TCS Daily


Bad Medicine

By Sydney Smith - February 20, 2003 12:00 AM

A disconcerting letter has been circulating among physicians recently. It's from a group called Physicians for a National Health Program. You might have heard of them. Their chief spokesmen are Dr. Marcia Angell, a former editor of The New England Journal of Medicine and Dr. Quentin Young, a public health activist.

The two have been busy making the rounds of talk shows and writing op-eds to publicize their crusade for a national health insurance program. Even Rex Morgan, M.D. is a member. In fact, the current story line of the daily comic strip has him attending a PNHP convention. Unfortunately, unlike Dr. Morgan, the group's agenda isn't confined to the comic pages.

The letter announces that a national health insurance bill will soon be introduced to Congress, crafted by members of PNHP, and sponsored by Democratic Rep. John Conyers, Jr. The bill will, according to the group and to the Congressman, expand our current Medicare system to include everyone. It would control skyrocketing health costs, cover all 42 million uninsured Americans, restore free physician choice to patients, and provide comprehensive prescription drug coverage to everyone. And it would save the nation at least $150 billion annually.

It sounds wonderful. That is, until you read the text of the bill. Some of its high points:

  • The government would purchase all hospitals, nursing homes, and physician practices.


  • The government would allot every hospital, nursing home, and physician practice a yearly operating budget.


  • The government would determine the rate of reimbursement for services.


  • The government would determine the prices of drugs, medical supplies, and medical equipment.


  • Patients would bear no direct responsibility for payment, aside from paying higher taxes.


  • The program would cover everything but cosmetic medicine, including dentistry and eyeglasses.


  • It would be financed by a progressive tax structure, including, among other things, a "health income tax" on the wealthiest 5 percent of the population.

All of this would be overseen by a gargantuan bureaucracy of regional and state health insurance administrators, at the head of which would be a director chosen by the secretary of Health and Human Services. The director would be assisted by an advisory panel selected by the president and made up of health-care professionals, health-care groups, and health "advocacy" groups. The potential for political meddling is unlimited.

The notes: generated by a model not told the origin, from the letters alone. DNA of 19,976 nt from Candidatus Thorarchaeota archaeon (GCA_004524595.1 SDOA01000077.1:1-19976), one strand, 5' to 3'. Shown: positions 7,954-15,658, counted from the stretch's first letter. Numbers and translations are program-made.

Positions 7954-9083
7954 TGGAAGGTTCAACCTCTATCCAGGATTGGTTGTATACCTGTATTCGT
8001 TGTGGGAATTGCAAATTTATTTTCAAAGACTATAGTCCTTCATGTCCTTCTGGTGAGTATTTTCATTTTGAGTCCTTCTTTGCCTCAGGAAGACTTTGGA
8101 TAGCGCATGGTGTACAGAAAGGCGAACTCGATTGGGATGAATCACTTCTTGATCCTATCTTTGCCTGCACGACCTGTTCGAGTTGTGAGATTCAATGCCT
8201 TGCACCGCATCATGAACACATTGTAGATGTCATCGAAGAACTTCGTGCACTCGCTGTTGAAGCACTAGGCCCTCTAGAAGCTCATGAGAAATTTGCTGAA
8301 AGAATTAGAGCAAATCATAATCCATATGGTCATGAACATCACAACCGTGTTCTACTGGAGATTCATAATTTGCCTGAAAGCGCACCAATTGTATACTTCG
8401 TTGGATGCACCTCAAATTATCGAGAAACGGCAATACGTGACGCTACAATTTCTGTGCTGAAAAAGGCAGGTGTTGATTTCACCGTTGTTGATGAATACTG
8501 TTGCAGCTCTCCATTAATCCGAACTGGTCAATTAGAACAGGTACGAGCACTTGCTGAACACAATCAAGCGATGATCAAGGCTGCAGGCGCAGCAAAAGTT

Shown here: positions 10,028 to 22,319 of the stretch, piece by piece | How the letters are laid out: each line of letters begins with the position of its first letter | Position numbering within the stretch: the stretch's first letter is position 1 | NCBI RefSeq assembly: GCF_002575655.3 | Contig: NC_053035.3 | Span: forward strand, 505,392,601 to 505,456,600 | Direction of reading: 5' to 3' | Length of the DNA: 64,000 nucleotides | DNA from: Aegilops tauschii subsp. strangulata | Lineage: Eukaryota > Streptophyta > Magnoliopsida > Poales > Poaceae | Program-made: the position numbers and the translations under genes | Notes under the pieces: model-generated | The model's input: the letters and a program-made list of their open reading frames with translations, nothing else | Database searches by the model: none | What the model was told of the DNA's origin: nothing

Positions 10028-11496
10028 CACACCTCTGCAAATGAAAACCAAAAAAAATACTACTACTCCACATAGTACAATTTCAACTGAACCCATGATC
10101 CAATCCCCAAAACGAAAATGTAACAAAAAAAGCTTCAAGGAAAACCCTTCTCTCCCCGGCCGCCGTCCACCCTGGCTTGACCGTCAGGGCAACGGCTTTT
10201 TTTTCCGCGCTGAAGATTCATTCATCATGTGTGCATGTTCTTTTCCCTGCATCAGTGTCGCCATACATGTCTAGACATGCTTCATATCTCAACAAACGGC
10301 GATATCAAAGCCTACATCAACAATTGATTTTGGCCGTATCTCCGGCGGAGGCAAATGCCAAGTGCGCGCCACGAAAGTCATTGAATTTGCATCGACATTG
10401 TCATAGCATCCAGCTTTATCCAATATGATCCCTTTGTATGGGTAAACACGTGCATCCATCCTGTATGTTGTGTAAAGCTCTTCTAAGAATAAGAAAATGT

This is much more than an expansion of Medicare. It's a Socialist manifesto. It's also a sure-fire recipe for disaster. It encourages unlimited demand of healthcare services while severely limiting the ability of physicians to meet it.

Is there any doubt that the $150 billion in savings would be had by slashing reimbursement and operating budgets? And what about the cost of financing the bureaucracy that administers it? One gets the impression that the people who crafted the proposal have never had to manage a medical practice or struggle with Medicare reimbursement.

In fact, Rex Morgan may be the only member of Physicians for a National Health Program who owns a medical practice. The majority of its membership is made up of academics, public health physicians, and medical students; people who most certainly have never had to meet a payroll.

Marcia Angell, no matter how impressive her credentials, does not speak from experience when it comes to running a practice. As to Quentin Young, he claims to have a long-standing private practice in Chicago. A review of his biographical information, however, indicates that for the past 20 years he has devoted himself largely to public health and advocacy. Chances are that it's been a very long time since Dr. Young had a hand in managing a practice.

The goals of the group are admirable, but there are better ways to achieve them than the complete government take-over of medicine. The American Medical Association, for example, has a plan that is worthy of consideration. It would divorce healthcare insurance from employment by giving individuals the same sort of tax credits that businesses currently get for purchasing health insurance. It keeps the financial control of hospitals and physician practices in the hands of those who run them. It encourages fiscal responsibility on the part of the patient. And it relies on the free market rather than the government.

The members of Physicians for a National Health Program argue that healthcare isn't a commodity, but a service that should be distributed from each according to his ability, to each according to his need. But healthcare is a commodity, just as surely as food and shelter are commodities.

No one would seriously suggest that we put the government in charge of producing and purchasing our bread and housing. We shouldn't put them in charge of our healthcare, either. It might work on the comic pages, but it's already failed miserably in the real world.

The author is a family physician who has been in private practice since 1991. She is board certified by the American Board of Family Practice, and is a Fellow of the American Academy of Family Practice. She is the publisher of MedPundit.
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